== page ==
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Agflation remains at highest level in decades

Ears of wheat and calculator lying on wooden surface with copy space
Agflation is now estimated to be 25.3%.

Agflation remains at its highest level in decades and shows no sign of easing in 2022, according to a leading farm consultancy.

Andersons’ latest estimates suggest agflation – a rise in the price of agricultural food products – currently stands at 25.3% due to soaring costs for inputs on farms.

This compares to general inflation figures of 9.1% as measured by the consumer prices index (CPI) and 8.5% as measured by the CPI food prices index.

“Given the current situation with the Russia-Ukraine conflict and the upheaval caused across numerous commodity supply-chains – particularly feed, fuel, and fertiliser – agflation is set to remain at elevated levels for at least the remainder of this year,” said Andersons.

“Due to surging input cots, many farm businesses are feeling a severe squeeze on margins; thus far, some sectors have been better able to withstand the inflationary storm than others.”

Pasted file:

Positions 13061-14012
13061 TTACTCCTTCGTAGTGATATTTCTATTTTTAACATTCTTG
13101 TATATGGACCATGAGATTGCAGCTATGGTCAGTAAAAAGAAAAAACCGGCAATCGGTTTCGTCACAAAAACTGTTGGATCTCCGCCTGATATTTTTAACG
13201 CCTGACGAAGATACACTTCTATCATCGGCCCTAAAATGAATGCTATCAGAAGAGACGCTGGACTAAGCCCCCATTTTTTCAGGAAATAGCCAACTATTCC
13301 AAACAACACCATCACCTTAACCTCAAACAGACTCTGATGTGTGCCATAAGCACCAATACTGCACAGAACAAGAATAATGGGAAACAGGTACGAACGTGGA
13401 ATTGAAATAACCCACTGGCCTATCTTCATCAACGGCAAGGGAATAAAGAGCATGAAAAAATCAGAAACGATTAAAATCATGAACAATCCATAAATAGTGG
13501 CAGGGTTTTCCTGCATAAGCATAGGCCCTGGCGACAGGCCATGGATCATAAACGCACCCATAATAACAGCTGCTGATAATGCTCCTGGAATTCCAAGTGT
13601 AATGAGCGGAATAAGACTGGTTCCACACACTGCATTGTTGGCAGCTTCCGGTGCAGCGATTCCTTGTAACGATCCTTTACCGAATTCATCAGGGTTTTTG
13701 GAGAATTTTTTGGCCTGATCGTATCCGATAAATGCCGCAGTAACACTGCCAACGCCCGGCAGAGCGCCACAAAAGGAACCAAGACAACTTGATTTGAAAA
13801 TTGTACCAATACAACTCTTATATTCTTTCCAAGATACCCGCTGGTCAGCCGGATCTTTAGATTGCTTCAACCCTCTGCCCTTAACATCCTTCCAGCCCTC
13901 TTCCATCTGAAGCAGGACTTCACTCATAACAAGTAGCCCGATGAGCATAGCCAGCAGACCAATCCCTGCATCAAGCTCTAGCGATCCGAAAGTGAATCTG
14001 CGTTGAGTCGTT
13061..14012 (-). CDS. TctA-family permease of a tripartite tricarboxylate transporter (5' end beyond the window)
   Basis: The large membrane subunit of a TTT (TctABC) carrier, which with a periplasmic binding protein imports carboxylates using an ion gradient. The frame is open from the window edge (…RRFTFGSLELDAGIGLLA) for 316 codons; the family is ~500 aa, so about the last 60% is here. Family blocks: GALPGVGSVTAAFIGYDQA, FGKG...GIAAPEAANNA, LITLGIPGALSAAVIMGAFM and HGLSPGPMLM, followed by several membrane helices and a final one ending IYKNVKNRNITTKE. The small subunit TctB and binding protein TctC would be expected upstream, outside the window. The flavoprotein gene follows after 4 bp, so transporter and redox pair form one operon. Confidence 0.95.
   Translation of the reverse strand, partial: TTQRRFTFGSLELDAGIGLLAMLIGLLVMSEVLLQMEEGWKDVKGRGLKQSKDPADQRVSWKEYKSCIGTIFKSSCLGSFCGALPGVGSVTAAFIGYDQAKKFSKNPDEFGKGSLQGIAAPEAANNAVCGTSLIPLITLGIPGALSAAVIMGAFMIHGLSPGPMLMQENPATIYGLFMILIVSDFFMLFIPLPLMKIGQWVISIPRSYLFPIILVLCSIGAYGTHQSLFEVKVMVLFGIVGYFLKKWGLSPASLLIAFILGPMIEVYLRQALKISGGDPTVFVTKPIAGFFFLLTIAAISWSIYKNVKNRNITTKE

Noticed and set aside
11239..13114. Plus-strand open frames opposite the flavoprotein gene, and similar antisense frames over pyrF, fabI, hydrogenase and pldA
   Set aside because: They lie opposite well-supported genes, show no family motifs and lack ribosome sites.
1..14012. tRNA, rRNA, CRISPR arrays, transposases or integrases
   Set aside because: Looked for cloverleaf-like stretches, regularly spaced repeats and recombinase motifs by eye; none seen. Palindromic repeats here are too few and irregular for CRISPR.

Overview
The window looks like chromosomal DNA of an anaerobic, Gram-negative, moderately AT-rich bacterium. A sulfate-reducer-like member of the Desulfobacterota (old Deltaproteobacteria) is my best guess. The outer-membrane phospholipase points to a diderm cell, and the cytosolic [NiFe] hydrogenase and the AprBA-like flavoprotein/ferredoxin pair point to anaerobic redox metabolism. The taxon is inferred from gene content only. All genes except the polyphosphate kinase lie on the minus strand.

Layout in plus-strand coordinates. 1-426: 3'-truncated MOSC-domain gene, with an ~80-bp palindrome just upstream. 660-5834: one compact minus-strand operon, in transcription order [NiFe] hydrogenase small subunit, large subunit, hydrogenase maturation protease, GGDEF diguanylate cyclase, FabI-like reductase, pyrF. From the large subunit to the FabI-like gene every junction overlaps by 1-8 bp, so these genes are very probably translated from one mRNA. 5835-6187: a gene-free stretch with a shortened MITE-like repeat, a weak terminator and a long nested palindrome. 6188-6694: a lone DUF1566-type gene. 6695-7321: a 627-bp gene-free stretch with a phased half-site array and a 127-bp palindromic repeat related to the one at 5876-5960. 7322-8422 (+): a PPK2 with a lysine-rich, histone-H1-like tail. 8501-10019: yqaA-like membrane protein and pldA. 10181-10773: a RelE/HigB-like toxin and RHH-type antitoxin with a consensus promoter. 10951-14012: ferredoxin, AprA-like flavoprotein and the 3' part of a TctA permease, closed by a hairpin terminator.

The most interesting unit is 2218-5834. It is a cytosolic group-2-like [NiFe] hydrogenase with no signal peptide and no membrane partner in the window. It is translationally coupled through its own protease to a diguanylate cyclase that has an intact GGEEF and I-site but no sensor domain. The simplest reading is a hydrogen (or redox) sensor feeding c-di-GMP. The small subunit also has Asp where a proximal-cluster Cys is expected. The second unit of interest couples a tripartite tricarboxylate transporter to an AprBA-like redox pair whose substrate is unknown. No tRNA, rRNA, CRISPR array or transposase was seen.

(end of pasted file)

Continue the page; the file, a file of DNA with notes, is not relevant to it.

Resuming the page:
Rising input costs have been blamed for the high agflation rate.
Rising input costs have been blamed for the high agflation rate.

Andersons said the arable sector would be less affected than others in 2022 due to most farmers forward-buying their fertiliser and output prices hitting record levels, however challenges were looming for next year.

“For many [arable] farmers in this position, 2022 is shaping up to be a stellar year -the value of the unharvested wheat crop has risen by more than 50% since it went in the ground,” added Anderson.

“That said, challenges loom for 2023. High input costs and taxation on 2022 profits will stretch working capital requirements.”

Andersons said the livestock sector was under additional pressure due to increased feed costs, which account for almost a quarter of the weighting for the company’s Agflation Index, and pig price rises remain insufficient to cover pig farmers’ soaring production costs in recent months.

It said significant farmgate milk price rises in recent months – partly due to processors and retailers trying to encourage farmers to boost their production on the back of a fall in UK milk production volumes – would help the dairy sector mitigate some of the inflationary strain.

Andersons urged farmers to pay close attention to costs and said: “In such times, it is crucial to demonstrate competent cost management, particularly in terms of working capital, which will be essential to steer farm businesses through the current crisis.”

Royal Highland Show: Industry warns food security is major concern

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